Dr. Thomas Kelley, Chief Quality Officer at Orlando Health’s South Seminole Hospital, wanted to entice his physicians and other staff to complete the IHI Open School courses. He knew it was important for them to learn about patient safety, quality improvement, and leadership — but he also knew that their schedules were demanding.
Dr. Kelley’s solution? The 2013 South Seminole IHI Open School Challenge.
“I opened up the Open School courses to everyone on staff,” says Kelley. “They’re available to dieticians, physical therapists, and anyone who has a role in patient care.”
Kelley is one of two quality officers in the Orlando Health system who use the Open School to educate staff about improvement and safety. Kelley’s colleague, Dr. Mark Swanson, Chief Quality Officer for Orlando Health Physician Enterprise, also uses the modules with his residents; together, they join more than 400 organizations now using the courses for training.
Kelley’s South Seminole IHI Open School Challenge is a 19-week competition that encourages staff to complete all of the online courses.
“I want everyone to speak the same language,” says Kelley.
The Challenge started in July and will end at the end of the calendar year. The rules include a few important details:
- You must be a team member or a physician with privileges at Orlando Health South Seminole Hospital.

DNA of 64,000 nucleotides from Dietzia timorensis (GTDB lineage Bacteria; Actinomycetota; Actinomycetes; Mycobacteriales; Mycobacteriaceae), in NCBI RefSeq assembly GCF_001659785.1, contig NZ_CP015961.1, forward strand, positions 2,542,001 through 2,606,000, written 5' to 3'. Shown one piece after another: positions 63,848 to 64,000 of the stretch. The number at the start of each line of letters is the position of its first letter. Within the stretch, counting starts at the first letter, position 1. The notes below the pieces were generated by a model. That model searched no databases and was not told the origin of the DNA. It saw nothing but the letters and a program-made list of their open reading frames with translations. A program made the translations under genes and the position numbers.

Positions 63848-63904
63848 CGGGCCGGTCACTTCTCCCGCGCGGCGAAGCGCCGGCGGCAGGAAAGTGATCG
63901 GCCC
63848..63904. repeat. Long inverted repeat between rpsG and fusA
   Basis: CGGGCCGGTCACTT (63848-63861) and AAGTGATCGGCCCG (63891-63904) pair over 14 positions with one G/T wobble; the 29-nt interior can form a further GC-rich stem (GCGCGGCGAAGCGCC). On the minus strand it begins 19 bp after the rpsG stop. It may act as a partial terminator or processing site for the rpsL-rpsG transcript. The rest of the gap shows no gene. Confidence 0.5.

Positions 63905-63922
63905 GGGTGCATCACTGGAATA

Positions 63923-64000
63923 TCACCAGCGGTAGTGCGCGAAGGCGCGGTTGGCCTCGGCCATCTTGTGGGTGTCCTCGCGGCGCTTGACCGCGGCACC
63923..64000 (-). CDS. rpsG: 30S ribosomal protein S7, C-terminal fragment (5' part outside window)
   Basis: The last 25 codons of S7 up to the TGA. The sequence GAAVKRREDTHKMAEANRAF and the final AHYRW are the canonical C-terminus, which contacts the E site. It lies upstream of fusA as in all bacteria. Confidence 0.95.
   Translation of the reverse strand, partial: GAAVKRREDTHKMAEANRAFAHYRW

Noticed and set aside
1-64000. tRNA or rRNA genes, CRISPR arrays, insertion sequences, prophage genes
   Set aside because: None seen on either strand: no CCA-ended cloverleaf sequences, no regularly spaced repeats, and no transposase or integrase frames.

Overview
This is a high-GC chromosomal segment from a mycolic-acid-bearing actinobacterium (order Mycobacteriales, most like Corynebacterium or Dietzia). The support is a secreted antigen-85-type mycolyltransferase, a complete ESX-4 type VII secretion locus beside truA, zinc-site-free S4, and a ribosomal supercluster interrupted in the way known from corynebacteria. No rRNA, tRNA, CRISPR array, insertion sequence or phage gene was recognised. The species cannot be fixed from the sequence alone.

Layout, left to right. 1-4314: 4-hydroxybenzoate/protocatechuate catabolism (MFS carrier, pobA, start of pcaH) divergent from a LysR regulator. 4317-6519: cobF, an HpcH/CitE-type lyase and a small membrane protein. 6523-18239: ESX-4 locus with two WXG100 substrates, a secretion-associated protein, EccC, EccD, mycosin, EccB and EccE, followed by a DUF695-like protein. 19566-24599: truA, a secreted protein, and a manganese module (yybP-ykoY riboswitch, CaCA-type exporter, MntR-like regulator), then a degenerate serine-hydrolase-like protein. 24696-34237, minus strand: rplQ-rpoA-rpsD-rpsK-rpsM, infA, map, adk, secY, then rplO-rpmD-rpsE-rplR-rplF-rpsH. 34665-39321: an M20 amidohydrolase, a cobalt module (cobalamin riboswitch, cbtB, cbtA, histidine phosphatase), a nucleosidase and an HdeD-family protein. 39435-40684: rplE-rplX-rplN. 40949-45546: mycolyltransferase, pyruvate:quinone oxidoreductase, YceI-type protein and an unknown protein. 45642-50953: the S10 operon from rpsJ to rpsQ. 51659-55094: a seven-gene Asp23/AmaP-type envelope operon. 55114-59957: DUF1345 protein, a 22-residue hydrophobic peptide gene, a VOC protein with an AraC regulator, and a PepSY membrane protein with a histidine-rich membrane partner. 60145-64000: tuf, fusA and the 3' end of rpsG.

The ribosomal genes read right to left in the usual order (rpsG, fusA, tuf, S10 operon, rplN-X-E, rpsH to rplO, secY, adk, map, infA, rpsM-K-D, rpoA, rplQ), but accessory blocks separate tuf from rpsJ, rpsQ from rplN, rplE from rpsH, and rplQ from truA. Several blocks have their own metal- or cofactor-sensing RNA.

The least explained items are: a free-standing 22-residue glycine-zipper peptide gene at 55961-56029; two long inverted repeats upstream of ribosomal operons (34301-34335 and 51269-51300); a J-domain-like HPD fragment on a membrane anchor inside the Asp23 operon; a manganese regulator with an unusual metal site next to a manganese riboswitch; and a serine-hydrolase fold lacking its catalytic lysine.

- You must complete courses outside of work hours.
- You must obtain the IHI Open School Basic Certificate in Quality & Safety (which includes 16 online courses) by December 31, 2013.
To encourage participation among staff, Kelley is offering a prize to the individual who completes the courses first, and a prize to the unit with the most participants.
“One technician in our ICU department [already] completed all of the courses in three weeks,” says Kelley. “He said they provided a lot of concepts that he wasn’t familiar with.”
Kelley, who learned about the Open School during the Patient Safety Executive Development program at IHI in Cambridge two years ago, added that many physicians and other staff have enjoyed taking the courses because of the online format, the case studies, and the evidence-based concepts.
“People have been extremely receptive of the messages in the education,” says Kelley.
At the end of the Challenge, Kelley will host the staff who have earned their Certificate at a special graduation ceremony at his house.
Swanson, meanwhile, is making it mandatory for the residents at his hospital to complete three of the patient safety courses and three of the quality improvement courses. He learned about the Open School after attending a recent IHI National Forum, and is pleased with the education they provide to future physicians in the organization.
“It raises their conscientiousness,” says Swanson. “And gives them the basic tools and vocabulary to start patient safety and quality initiatives using simple rapid cycle improvement methodology that is used routinely around the world now.”
To get buy-in from the management team to use the modules for training, Swanson presented the Open School courses as “a great vehicle for physicians and professional staff in building a foundation focused around patient safety and quality improvement.”
Some program directors ask residents to complete the courses over a 3–6 month period, Swanson says, while others have residents finish the modules at the start of their program.
“In the future, we will continue to make the Open School courses mandatory for our residents, as well as promote the courses to all of our employees,” says Swanson.